Give the man an A for political cleverness. Confirming public sentiment is what politics is all about, and if there’s one thing that the public agrees on these days, it’s that people ought to be conserving energy and that finding a replacement for gasoline would be a wonderful idea. Judging by polling data, only promising to cure cancer would be more popular…maybe.
Nevertheless, give the president an F for economic or environmental common sense. That’s because his two main suggestions to get from here to there — tightening automobile fuel efficiency standards and mandating even greater amounts of ethanol consumption — will fail to substantially reduce oil consumption or reduce greenhouse gas emissions. Of course, by the time this becomes apparent (2017), our good president won’t be on scene to face the political consequences, but then again, it’s unlikely that anyone will remember these Bush‐ite promises in 2017 anyway.
Remarkably, the president is getting a lot of applause for proposing initiatives that will without any doubt whatsoever increase the price of cars and gasoline at the same time. That this fact is lost on so many otherwise intelligent people speaks volumes about the difficulty most people have negotiating even simple economics.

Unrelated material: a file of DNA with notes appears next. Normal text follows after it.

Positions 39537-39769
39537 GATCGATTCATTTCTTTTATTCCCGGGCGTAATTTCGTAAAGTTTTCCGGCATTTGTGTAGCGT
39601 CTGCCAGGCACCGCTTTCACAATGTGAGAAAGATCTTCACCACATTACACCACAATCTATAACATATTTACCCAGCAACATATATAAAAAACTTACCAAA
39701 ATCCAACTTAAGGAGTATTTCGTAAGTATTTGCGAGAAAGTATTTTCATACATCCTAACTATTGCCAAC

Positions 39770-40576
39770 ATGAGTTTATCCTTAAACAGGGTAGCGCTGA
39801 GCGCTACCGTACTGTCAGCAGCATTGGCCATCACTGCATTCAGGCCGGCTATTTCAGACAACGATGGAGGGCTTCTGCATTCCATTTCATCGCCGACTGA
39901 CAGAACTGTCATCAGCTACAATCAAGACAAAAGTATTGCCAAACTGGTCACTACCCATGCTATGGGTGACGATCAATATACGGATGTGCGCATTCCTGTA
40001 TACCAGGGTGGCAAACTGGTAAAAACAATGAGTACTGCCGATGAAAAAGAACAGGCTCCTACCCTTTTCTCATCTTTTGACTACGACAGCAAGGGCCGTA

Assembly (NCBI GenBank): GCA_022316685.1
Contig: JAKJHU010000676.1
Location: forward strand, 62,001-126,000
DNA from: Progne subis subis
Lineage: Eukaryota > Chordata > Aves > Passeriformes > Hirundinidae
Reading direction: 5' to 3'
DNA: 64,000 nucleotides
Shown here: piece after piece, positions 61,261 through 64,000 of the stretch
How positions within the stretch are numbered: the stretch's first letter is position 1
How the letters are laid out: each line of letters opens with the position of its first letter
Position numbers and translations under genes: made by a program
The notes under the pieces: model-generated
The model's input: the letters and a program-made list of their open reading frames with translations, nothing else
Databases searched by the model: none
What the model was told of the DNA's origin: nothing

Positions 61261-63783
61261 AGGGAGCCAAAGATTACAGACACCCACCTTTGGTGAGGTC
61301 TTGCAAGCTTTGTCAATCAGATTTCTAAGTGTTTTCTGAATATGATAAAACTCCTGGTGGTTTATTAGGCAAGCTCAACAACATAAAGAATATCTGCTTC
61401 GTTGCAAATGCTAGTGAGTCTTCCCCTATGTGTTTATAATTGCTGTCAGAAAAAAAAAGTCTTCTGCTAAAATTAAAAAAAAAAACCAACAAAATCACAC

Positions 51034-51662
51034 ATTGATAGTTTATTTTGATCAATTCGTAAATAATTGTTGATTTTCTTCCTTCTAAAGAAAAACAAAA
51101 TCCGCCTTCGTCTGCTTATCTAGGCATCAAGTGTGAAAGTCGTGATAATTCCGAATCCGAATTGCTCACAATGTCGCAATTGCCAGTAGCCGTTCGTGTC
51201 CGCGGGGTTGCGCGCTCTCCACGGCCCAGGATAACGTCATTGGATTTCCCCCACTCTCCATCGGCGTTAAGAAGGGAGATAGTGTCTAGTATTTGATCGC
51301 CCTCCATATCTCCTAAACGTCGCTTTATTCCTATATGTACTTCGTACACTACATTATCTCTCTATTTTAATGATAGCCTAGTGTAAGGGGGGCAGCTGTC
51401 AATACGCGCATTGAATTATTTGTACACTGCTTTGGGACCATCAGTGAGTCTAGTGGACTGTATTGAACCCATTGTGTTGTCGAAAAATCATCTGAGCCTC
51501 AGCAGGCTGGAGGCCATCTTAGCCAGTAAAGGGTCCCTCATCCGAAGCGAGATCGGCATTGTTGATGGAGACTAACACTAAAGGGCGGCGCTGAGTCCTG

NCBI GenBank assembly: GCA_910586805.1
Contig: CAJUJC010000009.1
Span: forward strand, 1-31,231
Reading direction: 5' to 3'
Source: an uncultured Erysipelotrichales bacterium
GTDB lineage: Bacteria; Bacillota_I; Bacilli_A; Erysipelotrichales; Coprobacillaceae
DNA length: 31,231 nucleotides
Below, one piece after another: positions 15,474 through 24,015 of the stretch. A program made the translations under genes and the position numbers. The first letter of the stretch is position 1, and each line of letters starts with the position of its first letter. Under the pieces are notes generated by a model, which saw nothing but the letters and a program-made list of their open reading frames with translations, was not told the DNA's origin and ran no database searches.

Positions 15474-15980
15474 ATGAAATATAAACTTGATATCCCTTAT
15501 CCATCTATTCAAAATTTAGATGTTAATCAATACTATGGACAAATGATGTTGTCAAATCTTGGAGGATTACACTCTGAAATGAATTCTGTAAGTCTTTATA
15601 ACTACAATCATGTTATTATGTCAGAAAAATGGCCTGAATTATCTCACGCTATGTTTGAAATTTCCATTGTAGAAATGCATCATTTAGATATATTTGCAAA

Fuel efficiency is not a free good. All things being equal, it costs more money to manufacture a fuel efficient car than it does to manufacture a fuel inefficient car. If it were otherwise, then all our cars would get 40+ miles per gallon. Now, it might make sense to trade‐off higher up‐front costs for lower operating costs over the lifetime of the vehicle (and a close examination of consumer behavior by Clemson economist Molly Espey reveals that car buyers actually overvalue fuel efficiency despite widespread belief to the contrary), but that doesn’t change the fact that the sticker price will be higher as a consequence.
How much more expensive cars and light trucks will become is unknown because the details are yet to come. But to put this in perspective, the National Research Council reported a few years ago that improvements in automotive fuel efficiency would increase sticker prices for passenger cars by $1,018-$3,578 depending upon how aggressive those fuel efficiency improvements were and the vehicle class in question.
Similarly, mandating ethanol and other biofuels consumption will increase fuel prices at the pump. That is obvious if you spend even a nanosecond to think about it. If ethanol were cheaper than gasoline, there would be no need for a consumption mandate in the first place. After all, the primary quality about motor fuel that people care about is price. So if ethanol were price competitive, it would sell without the mandate. Mandates increase ethanol sales by mandating the purchase of ethanol that consumers would otherwise eschew — and they eschew ethanol absent government intervention because it is expensive.